Poor kids more likely to consume sugar: Study



Children from low-income neighbourhoods consume significantly more sugary drinks and junk food than those from high-income areas -- a pattern researchers call "alarming" in a new Canadian study.

In assessing the dietary habits of 1,800 preschoolers in the Edmonton area, researchers from the University of Alberta found that income level, location and time spent in front of a TV or computer screen have an affect on food choices.

More than half (54.5%) of four- and five-year-olds from poorer neighbourhoods drank at least one soda per week, compared with 40.8% of those from higher socioeconomic backgrounds, the study found. The poorer children also drank less milk and more juice, which is high in sugar.

"If you're drinking a lot of soda and fruit juice, that can displace consumption of water and milk, which are important not just for quenching thirst, but for developing healthy bones and teeth, and health and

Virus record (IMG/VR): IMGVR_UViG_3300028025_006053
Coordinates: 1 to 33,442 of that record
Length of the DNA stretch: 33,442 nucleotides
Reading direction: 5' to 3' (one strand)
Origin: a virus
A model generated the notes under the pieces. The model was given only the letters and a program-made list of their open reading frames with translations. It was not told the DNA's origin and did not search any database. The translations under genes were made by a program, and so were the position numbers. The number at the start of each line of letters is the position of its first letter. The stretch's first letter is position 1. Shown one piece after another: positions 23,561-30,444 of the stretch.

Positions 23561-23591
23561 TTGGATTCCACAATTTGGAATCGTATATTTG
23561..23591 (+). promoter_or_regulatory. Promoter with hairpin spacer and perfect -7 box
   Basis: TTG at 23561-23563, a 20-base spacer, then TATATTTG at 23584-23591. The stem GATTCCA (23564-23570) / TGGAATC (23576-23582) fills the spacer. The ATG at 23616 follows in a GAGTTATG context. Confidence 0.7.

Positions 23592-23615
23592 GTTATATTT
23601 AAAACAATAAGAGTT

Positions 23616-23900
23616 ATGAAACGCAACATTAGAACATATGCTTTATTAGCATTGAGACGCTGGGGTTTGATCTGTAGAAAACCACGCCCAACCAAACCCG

wellness in general," said study co-author Kate Storey, a registered dietitian and assistant professor at U of A.

Preschoolers who spend more than two hours of screen time a day -- more commonly seen among the lower-income kids -- also consumed more sugary drinks, according to the study published in the August issue of Public Health Nutrition.

Children from lower-income areas were more likely to eat potato chips, french fries, candy and chocolate.
The results present an "alarming pattern," said study co-author Prof. John C. Spence, who said families may be choosing high-calorie foods because they are cheap and convenient, particularly in neighbourhoods where fresh produce and healthy foods are not readily available.

The research was funded by the Heart and Stroke Foundation of Canada and Canadian Institutes of Health Research.

Sun News Videos

Mink farming

Nova Scotia produces half of Canada's mink fur.

Feminist 'consent underwear' spark debate

Do consent underwear just change the conversation from 'rape culture' to 'slut culture'?

Afghanistan's upcoming election

With an election rapidly approaching, change is on its way to Afghanistan. Good or bad, the world is watching.

Ezra Levant’s The Source is the most provocative and thought-changing multimedia show in Canada.

This show is 100% focused on the political battles taking place across Canada, in the United States...even around the world.

Michael Coren brings you strong, balanced opinions to challenge conventional thinking.

Byline brings you the stories you won’t hear anywhere else while exploring points of view that are all too often ignored.